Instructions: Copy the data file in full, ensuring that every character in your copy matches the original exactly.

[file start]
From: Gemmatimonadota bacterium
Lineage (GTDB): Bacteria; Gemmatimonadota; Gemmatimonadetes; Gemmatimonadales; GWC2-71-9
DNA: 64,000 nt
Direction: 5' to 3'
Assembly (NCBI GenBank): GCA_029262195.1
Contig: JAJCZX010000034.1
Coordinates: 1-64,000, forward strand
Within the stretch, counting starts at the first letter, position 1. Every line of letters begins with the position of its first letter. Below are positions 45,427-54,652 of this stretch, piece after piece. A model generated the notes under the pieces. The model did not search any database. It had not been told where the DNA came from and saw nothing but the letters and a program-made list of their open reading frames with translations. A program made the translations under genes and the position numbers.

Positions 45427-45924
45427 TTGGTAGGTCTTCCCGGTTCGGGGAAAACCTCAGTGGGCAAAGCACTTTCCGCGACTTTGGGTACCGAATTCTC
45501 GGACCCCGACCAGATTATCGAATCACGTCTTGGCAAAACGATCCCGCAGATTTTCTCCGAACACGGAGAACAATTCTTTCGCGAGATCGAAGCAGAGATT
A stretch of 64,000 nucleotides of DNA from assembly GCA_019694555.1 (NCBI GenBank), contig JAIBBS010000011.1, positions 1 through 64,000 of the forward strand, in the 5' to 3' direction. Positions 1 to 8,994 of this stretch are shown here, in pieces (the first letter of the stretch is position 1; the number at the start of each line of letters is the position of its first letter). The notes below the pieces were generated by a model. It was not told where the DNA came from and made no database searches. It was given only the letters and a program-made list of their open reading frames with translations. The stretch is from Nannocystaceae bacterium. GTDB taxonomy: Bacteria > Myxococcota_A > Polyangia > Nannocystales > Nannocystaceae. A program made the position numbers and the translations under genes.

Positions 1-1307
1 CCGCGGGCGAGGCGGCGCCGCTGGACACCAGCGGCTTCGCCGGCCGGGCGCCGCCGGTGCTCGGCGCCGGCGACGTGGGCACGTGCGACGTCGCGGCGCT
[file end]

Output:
From: Gemmatimonadota bacterium
Lineage (GTDB): Bacteria; Gemmatimonadota; Gemmatimonadetes; Gemmatimonadales; GWC2-71-9
DNA: 64,000 nt
Direction: 5' to 3'
Assembly (NCBI GenBank): GCA_029262195.1
Contig: JAJCZX010000034.1
Coordinates: 1-64,000, forward strand
Within the stretch, counting starts at the first letter, position 1. Every line of letters begins with the position of its first letter. Below are positions 45,427-54,652 of this stretch, piece after piece. A model generated the notes under the pieces. The model did not search any database. It had not been told where the DNA came from and saw nothing but the letters and a program-made list of their open reading frames with translations. A program made the translations under genes and the position numbers.

Positions 45427-45924
45427 TTGGTAGGTCTTCCCGGTTCGGGGAAAACCTCAGTGGGCAAAGCACTTTCCGCGACTTTGGGTACCGAATTCTC
45501 GGACCCCGACCAGATTATCGAATCACGTCTTGGCAAAACGATCCCGCAGATTTTCTCCGAACACGGAGAACAATTCTTTCGCGAGATCGAAGCAGAGATT
A stretch of 64,000 nucleotides of DNA from assembly GCA_019694555.1 (NCBI GenBank), contig JAIBBS010000011.1, positions 1 through 64,000 of the forward strand, in the 5' to 3' direction. Positions 1 to 8,994 of this stretch are shown here, in pieces (the first letter of the stretch is position 1; the number at the start of each line of letters is the position of its first letter). The notes below the pieces were generated by a model. It was not told where the DNA came from and made no database searches. It was given only the letters and a program-made list of their open reading frames with translations. The stretch is from Nannocystaceae bacterium. GTDB taxonomy: Bacteria > Myxococcota_A > Polyangia > Nannocystales > Nannocystaceae. A program made the position numbers and the translations under genes.

Positions 1-1307
1 CCGCGGGCGAGGCGGCGCCGCTGGACACCAGCGGCTTCGCCGGCCGGGCGCCGCCGGTGCTCGGCGCCGGCGACGTGGGCACGTGCGACGTCGCGGCGCT